For a world that that has yet to shed the weight of archaic gender roles, seeing pregnancy anywhere except inside the home is still strangely transgressive.

Discrimination against women in the workplace is still rife in Australia (as everywhere), with about half of working mothers facing discrimination during pregnancy, parental leave or their return to work.

This week, New Zealand’s Prime Minister Jacinda Ardern made headlines and history after giving birth to a baby girl, making her the second world leader in modern history to give birth while in office.

During the election Ardern drew attention for denouncing interviewers who probed about whether she planned to have children if elected, saying it’s “unacceptable” to ask any woman if motherhood will interfere with work or vice versa.

From the public announcement of her pregnancy to the public announcement of her daughter’s birth, Ardern has been completely unapologetic about choosing to have both a family and a career.

“I am not the first woman to multitask,” she said earlier this year in an interview with Radio New Zealand. “I am not the first woman to work and have a baby; there are many women who have done this before.”

The representation of those women from these platforms of power brings the world closer to accepting that women absolutely can do it all, if that’s their choice.

Another woman that has very openly embraced pregnancy and motherhood into her path to success is Cardi B.

The sudden take off of Cardi B’s music career has made her one of the biggest and most beloved celebrities in the world, and she has been adamant that having her baby will not slow her down or puncture her rising stardom.

Not only is Cardi B defiantly career-driven while pregnant, she’s also defiantly sexy. She revealed her pregnancy by performing on Saturday Night Live in a custom Christian Siriano dress that showed off all her curves, including her very prominent baby bump.

The right to be sexual is something society traditionally strips away from pregnant women, but Cardi continues to perform her iconically sex-positive raps on stage and be her same damn self while with child. Because hell yes we can.

Serena Williams is another cultural icon whose pregnancy became an international symbol of female strength. The tennis star made waves after revealing that she had won the 2017 Australian Open while several months pregnant, without so much as dropping a set.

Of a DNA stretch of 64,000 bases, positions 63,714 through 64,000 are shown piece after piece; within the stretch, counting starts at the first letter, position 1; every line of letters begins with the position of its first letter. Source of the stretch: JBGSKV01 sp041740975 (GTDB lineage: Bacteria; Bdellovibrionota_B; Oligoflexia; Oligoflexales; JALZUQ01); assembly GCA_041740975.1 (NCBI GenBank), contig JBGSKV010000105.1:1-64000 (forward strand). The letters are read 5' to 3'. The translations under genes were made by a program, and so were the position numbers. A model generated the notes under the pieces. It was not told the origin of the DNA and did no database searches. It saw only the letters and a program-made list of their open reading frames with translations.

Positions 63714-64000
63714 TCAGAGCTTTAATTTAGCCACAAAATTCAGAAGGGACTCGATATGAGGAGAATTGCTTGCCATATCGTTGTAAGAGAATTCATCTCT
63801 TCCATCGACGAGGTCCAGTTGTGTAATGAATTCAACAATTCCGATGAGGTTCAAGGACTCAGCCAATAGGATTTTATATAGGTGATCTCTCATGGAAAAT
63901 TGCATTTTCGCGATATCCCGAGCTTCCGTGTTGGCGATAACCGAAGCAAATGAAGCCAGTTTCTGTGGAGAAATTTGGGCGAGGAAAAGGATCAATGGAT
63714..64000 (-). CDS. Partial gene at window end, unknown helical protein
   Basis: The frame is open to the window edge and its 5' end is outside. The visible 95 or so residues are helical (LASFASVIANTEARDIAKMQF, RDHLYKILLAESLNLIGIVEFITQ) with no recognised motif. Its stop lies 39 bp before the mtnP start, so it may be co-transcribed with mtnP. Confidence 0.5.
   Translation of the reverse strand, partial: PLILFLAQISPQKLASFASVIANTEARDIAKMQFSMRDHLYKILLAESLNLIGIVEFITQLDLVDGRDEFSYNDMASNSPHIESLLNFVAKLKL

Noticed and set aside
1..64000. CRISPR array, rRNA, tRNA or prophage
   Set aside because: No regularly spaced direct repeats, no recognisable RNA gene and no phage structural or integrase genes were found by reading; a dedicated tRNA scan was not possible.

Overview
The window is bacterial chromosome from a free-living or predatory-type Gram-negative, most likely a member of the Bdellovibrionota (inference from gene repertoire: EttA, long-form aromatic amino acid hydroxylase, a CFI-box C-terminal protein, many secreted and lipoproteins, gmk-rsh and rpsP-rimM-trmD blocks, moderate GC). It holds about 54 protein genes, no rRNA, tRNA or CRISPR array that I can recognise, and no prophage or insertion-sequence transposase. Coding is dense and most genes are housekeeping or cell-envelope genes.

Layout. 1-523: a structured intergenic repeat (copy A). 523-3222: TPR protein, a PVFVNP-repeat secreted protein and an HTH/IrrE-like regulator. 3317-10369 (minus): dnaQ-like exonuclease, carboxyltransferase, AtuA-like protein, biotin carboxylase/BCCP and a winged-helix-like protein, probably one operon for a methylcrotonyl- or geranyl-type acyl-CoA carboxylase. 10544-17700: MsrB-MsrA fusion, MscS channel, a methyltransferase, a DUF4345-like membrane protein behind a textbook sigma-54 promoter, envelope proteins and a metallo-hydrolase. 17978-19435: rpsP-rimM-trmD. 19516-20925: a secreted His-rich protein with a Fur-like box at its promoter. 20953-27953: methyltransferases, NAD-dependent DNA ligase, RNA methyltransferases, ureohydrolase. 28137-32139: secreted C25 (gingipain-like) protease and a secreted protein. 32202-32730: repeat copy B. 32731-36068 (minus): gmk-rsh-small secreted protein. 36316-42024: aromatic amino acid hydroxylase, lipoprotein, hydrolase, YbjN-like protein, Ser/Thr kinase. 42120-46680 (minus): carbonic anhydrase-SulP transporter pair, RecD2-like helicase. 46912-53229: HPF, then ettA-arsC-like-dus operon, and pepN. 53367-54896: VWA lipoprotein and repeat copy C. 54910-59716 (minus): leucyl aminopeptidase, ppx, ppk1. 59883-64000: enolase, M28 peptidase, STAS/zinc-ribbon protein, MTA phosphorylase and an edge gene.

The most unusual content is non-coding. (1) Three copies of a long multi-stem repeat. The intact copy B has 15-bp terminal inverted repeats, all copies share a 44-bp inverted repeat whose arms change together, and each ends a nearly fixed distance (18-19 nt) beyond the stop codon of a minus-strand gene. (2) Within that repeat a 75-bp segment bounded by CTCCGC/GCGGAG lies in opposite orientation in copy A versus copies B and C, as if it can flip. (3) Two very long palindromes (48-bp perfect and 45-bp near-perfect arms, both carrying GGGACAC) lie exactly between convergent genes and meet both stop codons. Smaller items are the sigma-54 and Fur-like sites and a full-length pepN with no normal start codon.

Then we of course have Beyoncé, who has folded motherhood into her godlike image – from her iconic pregnancy announcements to performing on stage at the 2017 Grammys looking like a goddess with child.

Queen Bey has made a clear representation of pregnancy as something worthy of worship and respect and that makes an impact.

The list of powerful women putting motherhood in the spotlight goes on, and includes brave mothers like former Australian Senator Larissa Waters – who was the first person to breastfeed in Federal Parliament.

Their boldness is changing perspectives and moving us forward.

While seeing prominent women continue to excel as mothers demonstrates the incredible strength and resilience of mothers, the flipside is that this can feel like a very high bar set for others to multitask motherhood and work. So it’s important to remember that while women can work and parent, they don’t have to.

Pregnancy and motherhood is already a lot to take on board and even more so depending on the relative privilege of the family. Not everyone has the opportunity to choose both work and parenting.

Obviously not you, Kourtney.

But overall, having high profile women show the world that we can be both mothers and our own people benefits us all. Bit by bit, we’re burying the notion that becoming a mother makes you weaker, and acknowledging the undeniable strength of women, and the power to choose how we manage motherhood as just one part of who we are and what we do.